This book unites the two sides of additive manufacturing: 1) the technical aspect of 3D printing of very different materials and 2) the disruptive consequences for value chains between producers, intermediaries, and customers due to modern business models. This is because 3D printing breaks with many existing business models: companies take over functions from their previous suppliers (following the ""do-it-yourself"" trend), intermediaries lose their livelihood (so-called ""disintermediation""), manufacturers move their production to decentralized locations (e.g., retailers, car dealerships, or hospitals, so-called ""decentralized production""), and (end) customers become much more intensive ""prosumers"" than marketing (as creator of this term) could ever imagine.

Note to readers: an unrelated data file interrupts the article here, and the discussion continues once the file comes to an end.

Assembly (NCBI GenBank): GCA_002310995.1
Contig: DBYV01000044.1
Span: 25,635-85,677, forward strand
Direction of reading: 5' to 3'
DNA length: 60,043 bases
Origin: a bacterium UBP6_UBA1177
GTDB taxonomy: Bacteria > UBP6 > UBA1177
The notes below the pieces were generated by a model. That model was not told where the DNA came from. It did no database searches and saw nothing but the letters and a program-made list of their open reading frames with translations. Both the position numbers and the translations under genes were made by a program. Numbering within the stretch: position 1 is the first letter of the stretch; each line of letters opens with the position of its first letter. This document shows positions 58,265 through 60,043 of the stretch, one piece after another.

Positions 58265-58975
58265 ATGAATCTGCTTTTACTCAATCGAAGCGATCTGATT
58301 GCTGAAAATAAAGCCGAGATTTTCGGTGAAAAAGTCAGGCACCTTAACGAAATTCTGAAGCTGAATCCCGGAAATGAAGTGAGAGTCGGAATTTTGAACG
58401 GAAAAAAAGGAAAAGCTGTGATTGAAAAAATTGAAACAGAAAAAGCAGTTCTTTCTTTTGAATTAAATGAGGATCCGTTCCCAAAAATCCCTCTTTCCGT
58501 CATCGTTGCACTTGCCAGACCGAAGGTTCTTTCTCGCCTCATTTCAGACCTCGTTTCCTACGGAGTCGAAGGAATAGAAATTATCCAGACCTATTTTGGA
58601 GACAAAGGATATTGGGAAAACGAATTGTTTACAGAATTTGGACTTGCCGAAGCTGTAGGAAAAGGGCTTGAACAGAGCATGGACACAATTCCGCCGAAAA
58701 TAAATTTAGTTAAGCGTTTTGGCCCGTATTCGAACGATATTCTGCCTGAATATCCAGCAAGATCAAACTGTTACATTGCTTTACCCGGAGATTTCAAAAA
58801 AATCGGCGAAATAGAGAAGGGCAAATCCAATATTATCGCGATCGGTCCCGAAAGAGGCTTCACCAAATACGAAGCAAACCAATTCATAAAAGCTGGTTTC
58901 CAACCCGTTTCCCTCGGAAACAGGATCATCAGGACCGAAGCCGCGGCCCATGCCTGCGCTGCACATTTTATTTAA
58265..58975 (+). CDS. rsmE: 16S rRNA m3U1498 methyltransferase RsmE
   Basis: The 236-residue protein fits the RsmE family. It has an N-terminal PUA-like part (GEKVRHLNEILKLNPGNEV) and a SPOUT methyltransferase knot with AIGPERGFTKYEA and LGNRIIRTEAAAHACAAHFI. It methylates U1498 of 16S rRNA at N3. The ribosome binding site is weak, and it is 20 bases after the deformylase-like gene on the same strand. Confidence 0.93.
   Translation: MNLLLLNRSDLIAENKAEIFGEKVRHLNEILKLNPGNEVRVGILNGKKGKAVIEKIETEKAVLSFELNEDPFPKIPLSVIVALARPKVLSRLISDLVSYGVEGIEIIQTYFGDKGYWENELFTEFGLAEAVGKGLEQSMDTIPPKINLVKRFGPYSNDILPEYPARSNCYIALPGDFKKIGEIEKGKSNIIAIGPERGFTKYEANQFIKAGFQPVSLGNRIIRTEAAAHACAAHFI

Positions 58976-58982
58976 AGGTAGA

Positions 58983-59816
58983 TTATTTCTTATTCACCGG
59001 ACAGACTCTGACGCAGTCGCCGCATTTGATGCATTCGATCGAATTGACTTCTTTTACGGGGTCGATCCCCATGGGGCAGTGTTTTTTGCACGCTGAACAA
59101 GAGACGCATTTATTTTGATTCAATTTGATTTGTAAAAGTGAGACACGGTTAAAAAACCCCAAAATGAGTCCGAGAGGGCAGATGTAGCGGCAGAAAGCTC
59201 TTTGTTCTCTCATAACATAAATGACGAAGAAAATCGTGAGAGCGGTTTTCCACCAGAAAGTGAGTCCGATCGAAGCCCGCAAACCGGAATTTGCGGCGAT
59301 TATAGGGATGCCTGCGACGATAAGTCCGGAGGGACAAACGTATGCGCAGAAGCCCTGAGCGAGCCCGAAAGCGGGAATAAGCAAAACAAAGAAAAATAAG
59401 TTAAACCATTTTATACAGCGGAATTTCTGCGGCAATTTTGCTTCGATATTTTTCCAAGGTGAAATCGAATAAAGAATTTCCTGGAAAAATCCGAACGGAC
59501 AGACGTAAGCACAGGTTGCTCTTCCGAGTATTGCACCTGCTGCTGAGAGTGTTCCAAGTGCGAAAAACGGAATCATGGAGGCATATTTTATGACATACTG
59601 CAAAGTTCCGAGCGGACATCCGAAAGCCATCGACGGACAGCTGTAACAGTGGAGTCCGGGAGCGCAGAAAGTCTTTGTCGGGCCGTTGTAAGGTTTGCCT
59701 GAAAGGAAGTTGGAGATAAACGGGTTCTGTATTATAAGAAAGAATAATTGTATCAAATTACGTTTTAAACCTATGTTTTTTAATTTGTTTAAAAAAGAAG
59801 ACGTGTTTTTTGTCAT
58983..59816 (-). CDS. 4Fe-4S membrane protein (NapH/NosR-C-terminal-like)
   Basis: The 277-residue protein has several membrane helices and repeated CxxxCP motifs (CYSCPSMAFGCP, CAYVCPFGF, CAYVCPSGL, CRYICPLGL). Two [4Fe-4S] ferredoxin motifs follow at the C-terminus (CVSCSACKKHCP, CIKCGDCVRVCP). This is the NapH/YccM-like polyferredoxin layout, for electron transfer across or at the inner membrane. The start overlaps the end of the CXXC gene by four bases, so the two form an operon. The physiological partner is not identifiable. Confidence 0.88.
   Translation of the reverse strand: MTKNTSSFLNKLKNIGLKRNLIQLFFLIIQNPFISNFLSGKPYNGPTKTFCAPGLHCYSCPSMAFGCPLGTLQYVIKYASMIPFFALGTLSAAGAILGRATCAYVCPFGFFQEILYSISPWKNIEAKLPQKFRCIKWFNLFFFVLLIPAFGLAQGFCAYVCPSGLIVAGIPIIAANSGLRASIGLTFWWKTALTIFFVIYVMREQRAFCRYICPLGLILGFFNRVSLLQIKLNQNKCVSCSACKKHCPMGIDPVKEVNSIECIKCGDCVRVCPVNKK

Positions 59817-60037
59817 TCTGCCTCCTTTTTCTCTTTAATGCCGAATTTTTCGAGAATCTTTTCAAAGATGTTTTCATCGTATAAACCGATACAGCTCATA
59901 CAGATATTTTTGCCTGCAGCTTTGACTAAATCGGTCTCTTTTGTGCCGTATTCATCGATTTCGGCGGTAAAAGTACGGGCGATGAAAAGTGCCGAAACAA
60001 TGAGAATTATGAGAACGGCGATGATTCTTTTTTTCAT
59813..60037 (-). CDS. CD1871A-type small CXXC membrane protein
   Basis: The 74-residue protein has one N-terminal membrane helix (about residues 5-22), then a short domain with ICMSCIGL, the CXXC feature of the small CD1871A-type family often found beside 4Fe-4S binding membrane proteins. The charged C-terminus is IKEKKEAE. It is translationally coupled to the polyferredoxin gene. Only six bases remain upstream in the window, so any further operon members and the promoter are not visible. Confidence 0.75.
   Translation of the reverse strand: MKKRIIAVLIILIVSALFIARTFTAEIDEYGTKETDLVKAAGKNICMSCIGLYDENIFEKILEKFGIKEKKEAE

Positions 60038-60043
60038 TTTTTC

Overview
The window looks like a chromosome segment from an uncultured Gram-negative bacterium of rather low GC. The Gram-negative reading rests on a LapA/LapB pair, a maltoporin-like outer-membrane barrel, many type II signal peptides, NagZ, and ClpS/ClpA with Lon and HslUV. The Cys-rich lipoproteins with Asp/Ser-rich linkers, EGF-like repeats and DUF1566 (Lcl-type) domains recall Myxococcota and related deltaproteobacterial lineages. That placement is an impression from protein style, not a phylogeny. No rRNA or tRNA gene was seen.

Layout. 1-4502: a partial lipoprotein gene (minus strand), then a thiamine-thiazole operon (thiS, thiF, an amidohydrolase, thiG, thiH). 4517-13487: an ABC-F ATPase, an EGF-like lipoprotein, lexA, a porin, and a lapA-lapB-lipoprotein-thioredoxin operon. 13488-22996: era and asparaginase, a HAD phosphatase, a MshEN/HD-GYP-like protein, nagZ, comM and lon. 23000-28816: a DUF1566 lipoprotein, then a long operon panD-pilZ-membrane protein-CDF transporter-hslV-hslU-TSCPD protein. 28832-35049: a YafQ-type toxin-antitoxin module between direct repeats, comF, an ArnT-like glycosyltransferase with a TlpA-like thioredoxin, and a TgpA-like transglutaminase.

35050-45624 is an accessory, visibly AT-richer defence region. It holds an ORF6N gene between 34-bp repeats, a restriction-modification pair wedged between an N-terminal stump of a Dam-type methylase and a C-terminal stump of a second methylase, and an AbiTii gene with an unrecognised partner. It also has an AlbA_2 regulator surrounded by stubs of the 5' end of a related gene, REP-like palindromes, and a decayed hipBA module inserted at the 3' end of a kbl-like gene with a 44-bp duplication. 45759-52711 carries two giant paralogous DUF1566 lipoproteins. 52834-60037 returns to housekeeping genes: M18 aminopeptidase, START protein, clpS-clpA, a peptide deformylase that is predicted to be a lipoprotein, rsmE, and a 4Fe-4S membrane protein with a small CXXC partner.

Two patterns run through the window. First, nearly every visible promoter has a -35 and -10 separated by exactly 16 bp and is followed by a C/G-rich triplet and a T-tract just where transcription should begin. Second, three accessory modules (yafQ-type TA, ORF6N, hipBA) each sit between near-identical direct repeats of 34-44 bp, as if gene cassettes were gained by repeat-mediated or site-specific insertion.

The business models of many existing companies from very different industries are becoming toxic, i.e., threatening their very existence, as in logistics and warehousing, industry, services, retail, or customer service. Conversely, there are also many opportunities for modern, existence-securing business models, which the book discusses in more detail. In this way, this book not only shows to a broad range of readers the dangers of disruptive 3D printing technology, but also offers solution approaches and procedural models for identifying new economic livelihoods and competitive advantages. Thanks to the collaboration of the two authors, a profound knowledge of already existing references and management models can be drawn upon.